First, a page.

The family Strelitziaceae (Strelitzia reginae shown in flower here) is native to South America, southern Africa and Madagascar. The stem-group for the Strelitziaceae is dated to 78 million years before present. South America, Africa and Madagascar, at 78mybp, were already separated by bodies of water (though not so distant from one another as present day), so either there remains older fossils to be found or the present-day distribution requires some dispersal events in its history (or a combination of the two!). If dispersal events were part of the history, they’d be relatively ancient: each of the three continents / subcontinents have their own genera (Strelitzia in Africa, Ravenala in Madagascar and Phenakospermum in South America).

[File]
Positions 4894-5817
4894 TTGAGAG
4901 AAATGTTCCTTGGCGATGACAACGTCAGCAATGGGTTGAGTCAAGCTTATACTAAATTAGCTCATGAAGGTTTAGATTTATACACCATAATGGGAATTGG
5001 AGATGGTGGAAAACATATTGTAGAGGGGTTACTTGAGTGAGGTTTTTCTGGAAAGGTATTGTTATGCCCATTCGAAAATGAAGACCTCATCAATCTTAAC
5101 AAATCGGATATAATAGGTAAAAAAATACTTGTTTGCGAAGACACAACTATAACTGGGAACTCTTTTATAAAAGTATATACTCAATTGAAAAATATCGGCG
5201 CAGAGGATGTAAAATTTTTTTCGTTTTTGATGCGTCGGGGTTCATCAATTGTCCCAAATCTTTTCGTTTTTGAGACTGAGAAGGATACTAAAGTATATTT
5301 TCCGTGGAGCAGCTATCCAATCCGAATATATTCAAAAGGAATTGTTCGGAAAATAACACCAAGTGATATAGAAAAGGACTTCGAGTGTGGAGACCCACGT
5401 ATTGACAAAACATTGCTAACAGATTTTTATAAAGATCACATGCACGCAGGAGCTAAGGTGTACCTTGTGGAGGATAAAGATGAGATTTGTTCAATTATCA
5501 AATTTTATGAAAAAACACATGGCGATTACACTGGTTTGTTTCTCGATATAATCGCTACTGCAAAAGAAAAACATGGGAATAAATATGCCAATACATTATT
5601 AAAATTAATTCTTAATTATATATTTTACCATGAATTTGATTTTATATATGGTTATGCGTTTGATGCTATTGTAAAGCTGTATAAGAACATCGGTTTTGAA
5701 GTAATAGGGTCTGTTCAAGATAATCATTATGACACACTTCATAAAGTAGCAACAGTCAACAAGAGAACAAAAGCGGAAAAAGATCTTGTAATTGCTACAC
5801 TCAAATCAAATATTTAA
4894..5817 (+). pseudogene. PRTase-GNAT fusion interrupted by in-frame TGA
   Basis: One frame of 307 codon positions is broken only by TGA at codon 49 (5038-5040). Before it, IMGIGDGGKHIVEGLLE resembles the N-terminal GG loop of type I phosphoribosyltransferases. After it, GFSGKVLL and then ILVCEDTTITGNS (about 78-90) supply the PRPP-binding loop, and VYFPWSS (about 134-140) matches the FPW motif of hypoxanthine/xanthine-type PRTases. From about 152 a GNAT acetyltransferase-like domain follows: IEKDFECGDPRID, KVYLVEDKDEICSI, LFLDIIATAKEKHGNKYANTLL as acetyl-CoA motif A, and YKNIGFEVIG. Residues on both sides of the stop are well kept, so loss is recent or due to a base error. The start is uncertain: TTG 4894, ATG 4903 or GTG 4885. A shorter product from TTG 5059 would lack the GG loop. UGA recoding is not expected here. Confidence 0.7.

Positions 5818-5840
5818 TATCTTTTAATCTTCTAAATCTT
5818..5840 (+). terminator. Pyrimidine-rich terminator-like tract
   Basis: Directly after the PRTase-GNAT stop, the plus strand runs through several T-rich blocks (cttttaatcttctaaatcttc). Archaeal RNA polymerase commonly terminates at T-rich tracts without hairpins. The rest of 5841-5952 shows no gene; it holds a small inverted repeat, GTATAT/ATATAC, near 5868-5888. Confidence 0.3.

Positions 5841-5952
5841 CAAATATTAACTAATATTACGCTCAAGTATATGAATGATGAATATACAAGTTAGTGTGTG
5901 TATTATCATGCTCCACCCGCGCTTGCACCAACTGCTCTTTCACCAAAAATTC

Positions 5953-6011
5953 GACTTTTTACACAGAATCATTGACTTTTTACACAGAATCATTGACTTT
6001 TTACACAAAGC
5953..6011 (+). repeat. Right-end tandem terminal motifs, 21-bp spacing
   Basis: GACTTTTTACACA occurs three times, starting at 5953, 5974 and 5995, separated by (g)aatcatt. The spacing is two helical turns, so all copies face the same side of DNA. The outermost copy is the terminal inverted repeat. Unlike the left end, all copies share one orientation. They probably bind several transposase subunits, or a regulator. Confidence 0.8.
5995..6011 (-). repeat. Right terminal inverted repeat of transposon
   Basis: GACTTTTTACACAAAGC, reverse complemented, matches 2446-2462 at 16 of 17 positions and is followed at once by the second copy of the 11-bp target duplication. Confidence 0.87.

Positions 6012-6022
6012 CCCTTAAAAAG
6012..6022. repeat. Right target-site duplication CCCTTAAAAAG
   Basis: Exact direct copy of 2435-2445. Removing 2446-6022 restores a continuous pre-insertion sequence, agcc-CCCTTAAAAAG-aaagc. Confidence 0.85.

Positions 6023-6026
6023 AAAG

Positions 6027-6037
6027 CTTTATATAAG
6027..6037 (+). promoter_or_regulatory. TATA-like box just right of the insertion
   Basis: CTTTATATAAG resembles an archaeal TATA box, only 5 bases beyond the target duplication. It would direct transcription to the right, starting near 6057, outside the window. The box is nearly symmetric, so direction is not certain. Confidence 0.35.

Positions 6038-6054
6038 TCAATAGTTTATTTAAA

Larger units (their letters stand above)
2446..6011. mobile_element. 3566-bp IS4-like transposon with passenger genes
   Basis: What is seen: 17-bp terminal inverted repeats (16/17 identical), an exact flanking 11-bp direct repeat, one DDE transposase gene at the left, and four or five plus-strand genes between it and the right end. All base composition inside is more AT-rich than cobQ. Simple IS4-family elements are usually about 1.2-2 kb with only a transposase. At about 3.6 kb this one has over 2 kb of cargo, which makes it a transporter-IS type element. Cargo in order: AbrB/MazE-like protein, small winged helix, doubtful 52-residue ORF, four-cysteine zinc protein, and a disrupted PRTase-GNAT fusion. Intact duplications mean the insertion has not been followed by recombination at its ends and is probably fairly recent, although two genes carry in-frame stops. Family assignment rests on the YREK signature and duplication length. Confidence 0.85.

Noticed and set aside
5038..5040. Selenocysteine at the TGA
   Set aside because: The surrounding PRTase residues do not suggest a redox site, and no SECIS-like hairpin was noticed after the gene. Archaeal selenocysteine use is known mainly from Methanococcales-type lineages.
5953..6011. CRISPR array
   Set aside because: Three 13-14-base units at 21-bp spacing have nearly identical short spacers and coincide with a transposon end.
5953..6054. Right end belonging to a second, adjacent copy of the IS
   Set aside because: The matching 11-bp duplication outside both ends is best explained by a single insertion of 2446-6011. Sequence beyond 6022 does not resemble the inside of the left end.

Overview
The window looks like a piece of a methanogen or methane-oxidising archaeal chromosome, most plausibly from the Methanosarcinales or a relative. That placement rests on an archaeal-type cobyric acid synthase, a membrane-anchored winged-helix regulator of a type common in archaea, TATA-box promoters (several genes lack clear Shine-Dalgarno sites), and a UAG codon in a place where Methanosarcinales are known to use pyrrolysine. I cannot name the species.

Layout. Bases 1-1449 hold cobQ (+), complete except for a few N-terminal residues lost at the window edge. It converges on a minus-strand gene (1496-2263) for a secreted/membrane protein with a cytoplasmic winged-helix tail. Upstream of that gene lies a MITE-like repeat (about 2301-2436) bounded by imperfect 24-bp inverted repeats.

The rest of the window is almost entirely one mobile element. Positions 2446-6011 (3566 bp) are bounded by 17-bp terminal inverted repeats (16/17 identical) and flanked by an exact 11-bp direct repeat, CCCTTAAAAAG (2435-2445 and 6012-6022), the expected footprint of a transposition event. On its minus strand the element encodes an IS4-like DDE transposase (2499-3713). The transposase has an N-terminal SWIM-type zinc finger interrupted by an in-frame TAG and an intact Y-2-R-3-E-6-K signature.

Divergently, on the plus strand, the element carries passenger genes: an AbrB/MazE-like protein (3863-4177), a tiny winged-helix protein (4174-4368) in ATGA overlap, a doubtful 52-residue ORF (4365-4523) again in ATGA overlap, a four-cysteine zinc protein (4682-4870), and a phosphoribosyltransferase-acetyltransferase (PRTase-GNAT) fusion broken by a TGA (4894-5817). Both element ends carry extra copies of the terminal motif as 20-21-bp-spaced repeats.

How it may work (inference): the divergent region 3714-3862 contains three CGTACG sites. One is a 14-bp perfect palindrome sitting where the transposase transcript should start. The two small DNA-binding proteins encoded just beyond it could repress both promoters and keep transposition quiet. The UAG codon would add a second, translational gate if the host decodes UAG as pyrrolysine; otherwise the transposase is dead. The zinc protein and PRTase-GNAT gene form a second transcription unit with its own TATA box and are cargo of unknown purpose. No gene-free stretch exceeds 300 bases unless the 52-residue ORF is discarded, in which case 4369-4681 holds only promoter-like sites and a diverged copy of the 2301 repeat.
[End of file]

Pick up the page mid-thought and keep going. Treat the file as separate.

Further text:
In local news, Dr. Peter Raven of Missouri Botanical Garden is giving two public lectures today. The first is scheduled for 2pm at VanDusen Botanical Garden: How Many Plant Species Will Survive the 21st Century?. This will be followed by a 7:30 pm UBC Biodiversity series lecture, The Future of Plant Survival.